Halecium tangaroa, ÁLVARO L. PEÑA CANTERO, 2017

ÁLVARO L. PEÑA CANTERO, 2017, Benthic hydroids (Cnidaria, Hydrozoa) from the Ross Sea (Antarctica) collected by the New Zealand Antarctic expedition BioRoss 2004 with RV Tangaroa, Zootaxa 4293 (1), pp. 1-65 : 52-53

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https://doi.org/ 10.11646/zootaxa.4293.1.1

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Halecium tangaroa

sp. nov.

Halecium tangaroa View in CoL sp. nov.

( Figs 17–18 View FIGURE 17 View FIGURE 18 )

Material examined. Stn 124, a few stems up to 3 mm high on Staurotheca pachyclada (MNCN 2.03/653); Stn 130, a few tiny stems up to 7 mm high on S. densa , with gonothecae (NIWA 117601); Stn 139, a few stems up to 3 mm high on S. nonscripta , with female gonothecae (MNCN 2.03/654); Stn 140, a few stems up to 3 mm high on S. nonscripta , with male? gonothecae (NIWA 117602); Stn 178, two colonies with several stems up to 4 mm high on Staurotheca compressa , with female gonothecae (holotype, NIWA 115619; paratype, NIWA 115620).

Description. Monosiphonic stems, up to 7 mm high. Stems usually with series of annulations basally ( Figs 17 View FIGURE 17 A–B, 18A–B), either starting with internode provided with distal hydrotheca ( Fig. 17 View FIGURE 17 A), usually with several of lower order ( Fig. 17 View FIGURE 17 B), or with regular internode provided with long hydrophore ( Fig. 18 View FIGURE 18 B); in the former situation, regular internodes originating from hydrophore of lower-order hydrothecae ( Fig. 17 View FIGURE 17 C). Stems unbranched or scarcely branched, irregularly giving rise to primary branches, either originating from hydrophore of primary hydrotheca or, more frequently, from hydrophore of lower-order hydrothecae ( Figs 17 View FIGURE 17 C, 18C). Secondary branches usually originating from hydrophore of lower-order hydrothecae. Stem and branches divided into internodes by alternately arranged oblique nodes, usually with series of annulations at basal part. Internodes arranged in zigzag ( Fig. 17 View FIGURE 17 C). Hydrothecae alternately arranged in one plane and placed at end of free hydrophores ( Figs 17 View FIGURE 17 C–F, 18A–B, D); ratio adcauline length of hydrophore:diameter at diaphragm 0.6–1.6. Abcauline side of hydrophore straight or slightly convex; adcauline side straight or slightly concave ( Figs 17 View FIGURE 17 C–F, 18D). Hydrothecae exceeding distal node of internode; typically without pseudodiaphragm. Hydrotheca relatively high, widening distally, particularly at distal part; rim everted ( Figs 17 View FIGURE 17 A–F, 18A–E). Up to seventh-order hydrothecae ( Fig. 18 View FIGURE 18 C).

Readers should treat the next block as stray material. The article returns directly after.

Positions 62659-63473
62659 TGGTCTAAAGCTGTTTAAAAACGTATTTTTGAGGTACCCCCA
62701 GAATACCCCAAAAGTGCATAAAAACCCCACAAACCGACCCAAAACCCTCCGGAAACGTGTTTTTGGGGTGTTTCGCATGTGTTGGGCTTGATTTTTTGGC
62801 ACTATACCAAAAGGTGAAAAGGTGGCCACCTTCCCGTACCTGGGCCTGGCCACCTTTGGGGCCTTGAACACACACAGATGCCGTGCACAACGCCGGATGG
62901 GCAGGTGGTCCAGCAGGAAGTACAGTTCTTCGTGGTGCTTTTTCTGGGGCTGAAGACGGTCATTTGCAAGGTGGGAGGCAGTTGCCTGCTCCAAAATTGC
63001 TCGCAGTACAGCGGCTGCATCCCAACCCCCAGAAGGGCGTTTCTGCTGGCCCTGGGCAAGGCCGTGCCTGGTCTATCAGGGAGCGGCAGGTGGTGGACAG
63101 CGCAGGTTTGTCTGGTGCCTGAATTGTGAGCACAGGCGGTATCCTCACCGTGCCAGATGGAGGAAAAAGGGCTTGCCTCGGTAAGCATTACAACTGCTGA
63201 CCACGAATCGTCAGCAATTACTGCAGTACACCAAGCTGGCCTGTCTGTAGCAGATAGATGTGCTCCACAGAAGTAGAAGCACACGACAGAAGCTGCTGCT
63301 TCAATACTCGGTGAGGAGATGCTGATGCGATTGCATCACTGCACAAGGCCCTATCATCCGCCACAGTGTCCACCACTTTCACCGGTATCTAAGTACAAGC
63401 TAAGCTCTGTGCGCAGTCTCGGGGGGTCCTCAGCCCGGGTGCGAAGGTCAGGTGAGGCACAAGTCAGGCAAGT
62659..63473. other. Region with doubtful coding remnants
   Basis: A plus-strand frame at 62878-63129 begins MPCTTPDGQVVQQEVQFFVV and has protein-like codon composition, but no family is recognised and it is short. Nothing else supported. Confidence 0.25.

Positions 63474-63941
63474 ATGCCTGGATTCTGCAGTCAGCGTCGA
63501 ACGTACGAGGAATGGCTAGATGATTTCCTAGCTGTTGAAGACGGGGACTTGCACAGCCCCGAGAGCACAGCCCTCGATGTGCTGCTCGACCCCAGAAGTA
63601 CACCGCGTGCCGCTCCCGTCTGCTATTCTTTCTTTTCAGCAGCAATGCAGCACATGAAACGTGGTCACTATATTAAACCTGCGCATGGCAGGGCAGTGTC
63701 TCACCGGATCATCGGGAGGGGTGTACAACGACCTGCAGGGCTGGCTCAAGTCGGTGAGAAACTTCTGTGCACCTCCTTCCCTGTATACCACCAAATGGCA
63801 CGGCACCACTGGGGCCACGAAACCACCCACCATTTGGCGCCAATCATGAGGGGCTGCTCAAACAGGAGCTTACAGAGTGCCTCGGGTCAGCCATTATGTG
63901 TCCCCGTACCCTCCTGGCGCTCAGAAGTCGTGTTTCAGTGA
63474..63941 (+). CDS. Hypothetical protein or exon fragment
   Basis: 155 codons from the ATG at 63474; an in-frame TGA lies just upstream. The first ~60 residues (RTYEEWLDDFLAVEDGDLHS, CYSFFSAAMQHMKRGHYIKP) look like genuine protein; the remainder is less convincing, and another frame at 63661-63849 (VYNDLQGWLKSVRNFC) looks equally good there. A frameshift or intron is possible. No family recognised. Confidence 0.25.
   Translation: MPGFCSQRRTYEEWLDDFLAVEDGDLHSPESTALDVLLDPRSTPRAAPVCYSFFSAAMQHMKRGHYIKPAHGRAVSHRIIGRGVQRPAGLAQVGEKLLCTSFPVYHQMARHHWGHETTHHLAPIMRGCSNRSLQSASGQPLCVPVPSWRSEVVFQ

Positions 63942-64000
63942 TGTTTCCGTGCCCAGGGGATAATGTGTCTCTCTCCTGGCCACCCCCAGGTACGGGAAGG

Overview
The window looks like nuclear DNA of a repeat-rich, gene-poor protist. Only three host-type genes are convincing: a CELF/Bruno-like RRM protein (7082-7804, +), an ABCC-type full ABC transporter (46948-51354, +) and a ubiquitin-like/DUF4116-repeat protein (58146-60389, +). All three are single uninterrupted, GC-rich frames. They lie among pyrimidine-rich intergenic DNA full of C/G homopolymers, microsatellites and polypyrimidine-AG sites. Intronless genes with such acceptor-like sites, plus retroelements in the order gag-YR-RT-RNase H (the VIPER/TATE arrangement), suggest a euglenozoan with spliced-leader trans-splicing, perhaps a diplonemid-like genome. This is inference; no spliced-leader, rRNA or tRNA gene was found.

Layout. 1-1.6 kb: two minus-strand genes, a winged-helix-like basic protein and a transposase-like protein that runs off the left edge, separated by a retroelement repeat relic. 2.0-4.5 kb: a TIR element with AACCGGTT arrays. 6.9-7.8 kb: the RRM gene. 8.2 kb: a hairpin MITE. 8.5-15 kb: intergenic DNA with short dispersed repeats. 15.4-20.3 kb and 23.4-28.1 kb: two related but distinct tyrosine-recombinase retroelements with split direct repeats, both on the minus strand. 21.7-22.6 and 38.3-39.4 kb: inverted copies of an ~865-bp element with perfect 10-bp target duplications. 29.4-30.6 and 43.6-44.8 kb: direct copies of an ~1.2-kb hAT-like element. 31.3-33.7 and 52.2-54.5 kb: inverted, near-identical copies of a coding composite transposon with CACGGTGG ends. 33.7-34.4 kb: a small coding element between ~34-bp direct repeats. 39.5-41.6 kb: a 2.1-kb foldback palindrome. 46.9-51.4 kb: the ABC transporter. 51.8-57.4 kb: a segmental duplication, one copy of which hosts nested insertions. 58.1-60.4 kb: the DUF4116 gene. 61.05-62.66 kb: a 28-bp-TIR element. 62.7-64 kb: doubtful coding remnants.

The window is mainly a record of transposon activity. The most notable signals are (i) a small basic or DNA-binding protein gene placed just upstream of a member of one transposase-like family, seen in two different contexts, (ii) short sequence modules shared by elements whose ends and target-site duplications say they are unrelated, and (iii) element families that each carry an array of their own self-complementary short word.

Gonothecae ( Figs 17 View FIGURE 17 G–H, 18F) flattened, bivalve-shaped on hydrorhiza and/or stem. Female gonothecae with about eight eggs ( Fig. 18 View FIGURE 18 G–H).

Measurements (in µm). Hydrothecae: diameter at aperture 180–235, diameter at diaphragm 100–140, height 65–100, adcauline length of hydrophore 70–200. Gonothecae: female, height 600–950, width 500–600; male?, height 470–500, width 400. Cnidome: microbasic euryteles?, with blunt ends [range 10.0–12.0 x 6.0–7.0, mean 11.1±0.6 x 6.6±0.4 (n=7); ratio, range 1.6–1.8, mean 1.7±0.1(n=7)] and microbasic mastigophores?, with sharp ends [range 6.0–7.0 x 1.5–2.0].

Remarks. Halecium tangaroa sp. nov. is characterized by tiny stems, up to 7 mm high, unbranched or with sparse and irregular ramification, with relatively high, flared hydrothecae on free hydrophores and with gonothecae both on stem and hydrorhiza. It is allied with several Antarctic species characterized by having hydrothecae on free hydrophores (e.g. H. antarcticum , H. pseudodelicatulum ), but particularly with H. interpolatum , with which it shares the shape and size of the hydrotheca and the size of the microbasic euryteles. However, there are important differences between both species. Whereas H. tangaroa sp. nov. has tiny, up to 7 mm high, monosiphonic stems, H. interpolatum has much larger, up to 35 mm high, basally polysiphonic stems. They also differ in the branching pattern, as H. interpolatum has paired branches originating from hydrophore of primary hydrotheca, whereas stems are irregularly branched in H. tangaroa sp. nov., and the single branches usually originate from hydrophores of lower-order hydrothecae. In addition, they are clearly distinguishable because internodes in H. interpolatum have a very characteristic, long and straight basal part (cf. Peña Cantero 2014b). Finally, they also differ in the fact that gonothecae develop from within hydrothecae in H. interpolatum , whereas they originate from the stem and hydrorhiza in H. tangaroa sp. nov.

Ecology and distribution. Halecium tangaroa sp. nov. was collected at depths from 120 to 348 m, off Cape Adare, Adare Peninsula and Moubray Bay. It was found epibiotic on several species of Staurotheca (i.e. S. compressa , S. densa , S. nonscripta and S. pachyclada ). Gonothecae were present in colonies collected in February.

Etymology. The specific name “ tangaroa ” is a tribute to the New Zealand research vessel RV Tangaroa .













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